Etymology
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glum (adj.)
1540s, "sullen, moody, frowning," from Middle English gloumen (v.) "become dark" (c. 1300), later gloumben "look gloomy or sullen" (late 14c.); see gloom. Or from or influenced by Low German glum "gloomy, troubled, turbid." In English the word was also formerly a noun meaning "a sullen look" (1520s). An 18c. extended or colloquial form glump led to the expression the glumps "a fit of sulkiness." Glunch (1719) was a Scottish variant. Related: Glumly; glumness.
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lump (v.2)
"endure" (now usually in antithesis to like), 1791, apparently an extended sense from an older meaning "to look sulky, dislike" (1570s), of unknown origin, perhaps, as OED suggests "of symbolic sound" (compare grump, harumph, glum, etc.). Or from lump (n.) on the notion of "swallow the whole."
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gloom (n.)
1590s, originally Scottish, "a sullen look," probably from gloom (v.) "look sullen or displeased" (late 14c., gloumen), of unknown origin; perhaps from an unrecorded Old English verb or from a Scandinavian source (compare Norwegian dialectal glome "to stare somberly"), or from Middle Low German glum "turbid," Dutch gluren "to leer." Not considered to be related to Old English glom "twilight" (see gloaming).

Sense of "darkness, obscurity" is first recorded 1629 in Milton's poetry; that of "melancholy, dejection, cloudiness or cheerless heaviness of mind" is from 1744; but gloomy with a corresponding sense is attested from 1580s.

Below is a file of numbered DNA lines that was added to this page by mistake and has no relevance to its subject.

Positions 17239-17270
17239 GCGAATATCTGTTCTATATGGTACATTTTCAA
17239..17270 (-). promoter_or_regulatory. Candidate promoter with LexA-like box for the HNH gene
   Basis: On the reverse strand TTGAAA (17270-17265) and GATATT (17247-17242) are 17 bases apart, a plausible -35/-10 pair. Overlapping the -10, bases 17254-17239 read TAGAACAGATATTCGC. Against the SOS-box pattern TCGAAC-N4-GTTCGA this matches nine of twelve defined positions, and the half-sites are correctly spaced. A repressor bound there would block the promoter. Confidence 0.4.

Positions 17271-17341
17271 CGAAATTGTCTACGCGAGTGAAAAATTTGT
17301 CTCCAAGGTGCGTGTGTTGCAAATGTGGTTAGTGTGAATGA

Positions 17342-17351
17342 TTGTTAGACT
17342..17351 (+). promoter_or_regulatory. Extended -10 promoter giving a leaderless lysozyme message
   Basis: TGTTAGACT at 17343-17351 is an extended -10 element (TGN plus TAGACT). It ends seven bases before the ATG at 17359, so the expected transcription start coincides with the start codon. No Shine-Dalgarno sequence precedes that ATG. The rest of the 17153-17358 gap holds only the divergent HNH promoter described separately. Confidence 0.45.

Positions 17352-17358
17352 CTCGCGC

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gloat (v.)

1570s, "to look at furtively," probably a variant of earlier glout "to gaze attentively, stare, scowl, look glum, pout" (mid-15c.), from a Scandinavian source such as Old Norse glotta "to grin, smile scornfully and show the teeth," Swedish dialectal glotta "to peep;" or from Middle High German glotzen "to stare, gape," from the Germanic group of *gl- words that also includes glower, from PIE root *ghel- (2) "to shine." Sense of "to look at with malicious satisfaction, ponder with pleasure something that satisfies an evil passion" first recorded 1748. Johnson didn't recognize the word, and OED writes that it was probably "taken up in the 16th c. from some dialect." Related: Gloated; gloating. As a noun, from 1640s with sense of "side-glance;" 1899 as "act of gloating."

Whosoever attempteth anything for the publike ... the same setteth himselfe upon a stage to be glouted upon by every evil eye. [translators' "note to the reader" in the 1611 King James Bible]
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